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There was a real and serious problem in the church where vulnerable people were going hungry. The leaders recognise the problem, but they also recognise their own limitations, so they delegate responsibly to others.
Jesus doesn’t come to us to help us fight our battles for so that we can join him in his battle. When we encounter Jesus, we should respond with new worship, a new submission, a new devotion, a new vision a new unity and a new exercise of faith.
The foxes represent small things that might be overlooked, but in fact are destructive, distracting or discouraging. We should catch them by staying close to the King (Jesus) and his bride (the Church).
When taking the gospel to people from different cultures, we need to understand whether they come from an “innocence/guilt” culture, an “honour/shame” culture or a “fear/power” culture. We need to be careful of reading “honour/shame” passages in the Bible as “innocence/guilt” passages.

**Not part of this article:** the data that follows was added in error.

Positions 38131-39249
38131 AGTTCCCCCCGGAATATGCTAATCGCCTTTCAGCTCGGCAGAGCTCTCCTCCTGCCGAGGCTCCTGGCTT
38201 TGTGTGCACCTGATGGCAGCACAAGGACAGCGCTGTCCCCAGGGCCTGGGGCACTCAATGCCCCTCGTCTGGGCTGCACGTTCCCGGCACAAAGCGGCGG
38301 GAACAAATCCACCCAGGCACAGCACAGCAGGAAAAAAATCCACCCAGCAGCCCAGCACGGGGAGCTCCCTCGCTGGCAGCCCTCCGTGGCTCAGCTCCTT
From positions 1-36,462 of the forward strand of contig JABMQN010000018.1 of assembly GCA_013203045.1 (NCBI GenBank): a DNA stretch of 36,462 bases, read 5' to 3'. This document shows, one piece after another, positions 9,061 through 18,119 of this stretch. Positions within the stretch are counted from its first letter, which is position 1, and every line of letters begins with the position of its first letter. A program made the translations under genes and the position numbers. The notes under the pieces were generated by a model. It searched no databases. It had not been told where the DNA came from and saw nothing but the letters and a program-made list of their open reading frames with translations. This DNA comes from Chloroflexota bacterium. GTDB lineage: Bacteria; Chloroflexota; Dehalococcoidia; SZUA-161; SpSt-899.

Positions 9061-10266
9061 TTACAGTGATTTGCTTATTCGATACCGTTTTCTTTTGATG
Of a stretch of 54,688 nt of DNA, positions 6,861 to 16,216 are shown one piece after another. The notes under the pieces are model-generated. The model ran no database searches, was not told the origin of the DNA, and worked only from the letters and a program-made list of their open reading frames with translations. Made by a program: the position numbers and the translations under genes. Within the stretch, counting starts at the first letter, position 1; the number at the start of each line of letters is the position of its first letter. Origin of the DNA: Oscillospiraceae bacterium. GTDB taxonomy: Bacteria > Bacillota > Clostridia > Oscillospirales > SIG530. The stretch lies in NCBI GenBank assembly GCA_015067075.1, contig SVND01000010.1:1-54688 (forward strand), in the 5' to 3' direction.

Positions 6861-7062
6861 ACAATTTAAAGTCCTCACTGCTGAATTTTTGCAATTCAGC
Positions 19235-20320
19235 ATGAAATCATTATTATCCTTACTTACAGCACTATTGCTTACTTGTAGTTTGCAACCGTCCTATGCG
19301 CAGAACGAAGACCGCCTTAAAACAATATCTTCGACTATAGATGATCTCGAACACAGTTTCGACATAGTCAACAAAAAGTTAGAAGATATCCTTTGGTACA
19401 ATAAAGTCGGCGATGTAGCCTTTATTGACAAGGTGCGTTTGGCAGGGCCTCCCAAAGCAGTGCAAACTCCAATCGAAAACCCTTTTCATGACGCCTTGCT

God commands us to rest, and Jesus frees us from four burdens - the pressure to prove ourselves, the pressure to meet other people’s expectations, the pressure to try and stay in control and the pressure to live life to the max.
Fasting can help us to draw close to God. God’s people fasted in the Bible when they were in trouble, when they needed a breakthrough, when they were on the brink of something new or when seeking direction from God.
God directs his people for a purpose, but we can easily become discouraged when things go wrong. Are we willing to step back and pray; obey him; step into the impossible; and worship even before we reach our destination?